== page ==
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RAM Charger 8 For Macintosh
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What is RAM Doubler (RD), and should I use it?


(Tech0015A -- 05/17/99)
RAM Doubler is a replacement for Apple Virtual Memory.

From the viewpoint of "memory", Connectix RAM Doubler VM provides the same features as Apple VM, and thus the advice on our page "Should I use VM?" applies to RAM Doubler as well.

This explains why you find comments like this slip into the few RAM Doubler docs that exist:


                  Next, try turning on Apple's Virtual Memory in the Memory Control and
                  restart the Macintosh. If the same problem occurs with Apple's Virtual
                  Memory, it is also very likely to have the problem with RAM Doubler since
                  each employs a form of extended memory. It would then be necessary in
                  this case to determine which software is not working properly with extended
                  memory in use.

And comments like this:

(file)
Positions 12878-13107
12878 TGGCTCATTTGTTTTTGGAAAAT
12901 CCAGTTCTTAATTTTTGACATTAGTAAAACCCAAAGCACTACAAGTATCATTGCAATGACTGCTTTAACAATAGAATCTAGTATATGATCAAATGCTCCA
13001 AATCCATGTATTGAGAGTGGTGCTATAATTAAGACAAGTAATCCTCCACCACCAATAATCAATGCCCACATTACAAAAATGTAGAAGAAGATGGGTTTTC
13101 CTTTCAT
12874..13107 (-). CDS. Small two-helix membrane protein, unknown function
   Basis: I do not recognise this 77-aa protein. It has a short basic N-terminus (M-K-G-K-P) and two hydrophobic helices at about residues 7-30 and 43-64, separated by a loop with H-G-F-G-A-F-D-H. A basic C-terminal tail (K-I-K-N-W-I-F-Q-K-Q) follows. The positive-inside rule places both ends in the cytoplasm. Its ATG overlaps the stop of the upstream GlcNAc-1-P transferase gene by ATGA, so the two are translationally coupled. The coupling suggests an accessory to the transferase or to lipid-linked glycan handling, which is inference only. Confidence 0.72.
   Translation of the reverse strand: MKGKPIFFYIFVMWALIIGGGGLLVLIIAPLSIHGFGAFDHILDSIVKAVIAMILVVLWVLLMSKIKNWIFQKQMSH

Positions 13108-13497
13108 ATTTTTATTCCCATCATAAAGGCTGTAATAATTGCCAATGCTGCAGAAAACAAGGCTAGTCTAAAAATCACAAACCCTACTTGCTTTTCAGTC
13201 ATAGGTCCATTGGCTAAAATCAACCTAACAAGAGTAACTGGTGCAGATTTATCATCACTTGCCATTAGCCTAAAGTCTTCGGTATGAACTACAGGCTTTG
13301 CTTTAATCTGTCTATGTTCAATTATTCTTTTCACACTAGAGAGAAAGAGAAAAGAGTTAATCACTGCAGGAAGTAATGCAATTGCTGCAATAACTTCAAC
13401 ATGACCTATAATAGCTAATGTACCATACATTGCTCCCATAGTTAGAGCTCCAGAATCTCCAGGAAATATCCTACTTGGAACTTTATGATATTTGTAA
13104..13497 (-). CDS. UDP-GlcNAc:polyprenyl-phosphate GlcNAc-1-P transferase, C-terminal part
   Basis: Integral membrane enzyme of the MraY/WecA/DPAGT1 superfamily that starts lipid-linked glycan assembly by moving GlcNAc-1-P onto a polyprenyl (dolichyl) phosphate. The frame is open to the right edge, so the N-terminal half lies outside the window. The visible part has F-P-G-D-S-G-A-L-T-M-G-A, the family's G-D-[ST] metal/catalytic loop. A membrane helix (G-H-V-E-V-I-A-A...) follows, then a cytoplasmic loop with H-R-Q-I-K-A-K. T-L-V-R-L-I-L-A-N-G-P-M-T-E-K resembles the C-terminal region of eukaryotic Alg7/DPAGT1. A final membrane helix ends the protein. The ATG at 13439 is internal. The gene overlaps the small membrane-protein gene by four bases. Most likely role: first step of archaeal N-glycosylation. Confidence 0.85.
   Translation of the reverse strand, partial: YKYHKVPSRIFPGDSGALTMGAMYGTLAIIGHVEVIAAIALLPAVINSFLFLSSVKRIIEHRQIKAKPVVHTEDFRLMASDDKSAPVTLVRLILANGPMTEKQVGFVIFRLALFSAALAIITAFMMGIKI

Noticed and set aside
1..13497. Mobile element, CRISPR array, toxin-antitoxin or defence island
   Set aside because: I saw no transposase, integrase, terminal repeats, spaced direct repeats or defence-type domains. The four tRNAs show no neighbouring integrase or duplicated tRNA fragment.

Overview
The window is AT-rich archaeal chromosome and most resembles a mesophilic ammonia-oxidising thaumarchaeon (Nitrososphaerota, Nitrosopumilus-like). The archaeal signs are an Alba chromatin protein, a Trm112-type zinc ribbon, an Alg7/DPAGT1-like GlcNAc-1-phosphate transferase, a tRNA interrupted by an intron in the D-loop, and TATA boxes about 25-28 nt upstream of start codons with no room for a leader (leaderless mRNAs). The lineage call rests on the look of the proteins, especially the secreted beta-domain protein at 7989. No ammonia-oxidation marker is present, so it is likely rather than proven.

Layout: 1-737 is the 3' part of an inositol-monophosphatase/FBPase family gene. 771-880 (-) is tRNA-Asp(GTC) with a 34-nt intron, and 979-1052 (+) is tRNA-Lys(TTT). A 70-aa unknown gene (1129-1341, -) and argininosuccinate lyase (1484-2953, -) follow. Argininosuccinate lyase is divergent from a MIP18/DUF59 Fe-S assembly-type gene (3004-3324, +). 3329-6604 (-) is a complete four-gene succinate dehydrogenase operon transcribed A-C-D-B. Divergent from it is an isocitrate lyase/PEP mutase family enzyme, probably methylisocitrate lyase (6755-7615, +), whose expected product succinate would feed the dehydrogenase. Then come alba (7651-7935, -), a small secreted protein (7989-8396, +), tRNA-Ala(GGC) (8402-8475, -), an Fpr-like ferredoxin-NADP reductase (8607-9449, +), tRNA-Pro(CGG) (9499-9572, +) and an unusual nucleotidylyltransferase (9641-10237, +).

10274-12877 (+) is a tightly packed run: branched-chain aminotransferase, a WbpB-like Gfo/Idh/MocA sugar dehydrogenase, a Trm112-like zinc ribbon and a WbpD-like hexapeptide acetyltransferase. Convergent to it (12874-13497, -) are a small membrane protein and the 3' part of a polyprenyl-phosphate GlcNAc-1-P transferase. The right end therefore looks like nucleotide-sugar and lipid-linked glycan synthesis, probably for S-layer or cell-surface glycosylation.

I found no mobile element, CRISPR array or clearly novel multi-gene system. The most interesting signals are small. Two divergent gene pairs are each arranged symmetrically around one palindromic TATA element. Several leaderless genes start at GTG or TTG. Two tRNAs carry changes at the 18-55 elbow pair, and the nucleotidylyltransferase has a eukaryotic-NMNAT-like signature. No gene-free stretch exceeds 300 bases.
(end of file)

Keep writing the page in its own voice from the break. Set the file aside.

If RAM Doubler is installed, there are a few programs (usually old ones)
                  that might see "extended memory" and assume that Apple's Virtual Memory
                  is in use, even if it is actually RAM Doubler that is providing the extended
                  memory. If a program is not designed to work with extended memory in use
                  and RAM Doubler is installed, it may display a message that says "Virtual
                  Memory is on" and that it should be turned off. If this occurs, there is a
                  simple alternative. Restart the Macintosh and disable RAM Doubler
                  temporarily by holding down the tilde (~) key or the escape (esc) key during
                  startup. This will disable RAM Doubler for that session. RAM Doubler will
                  reload on the next restart. 

Connectix would lead you to believe that these comments are coincidental, when in fact RAM Doubler's "extended memory" is simply virtual memory - and thus the common problems are not coincidental. Like all virtual memory, RAM Doubler employs the processor's Memory Management Unit to provide a virtual memory address space, handling interrupts to service memory needs using real memory and backing store. Call it "roses", but it is still VM (which is a valuable item in its own right), and it is not RAM Charger.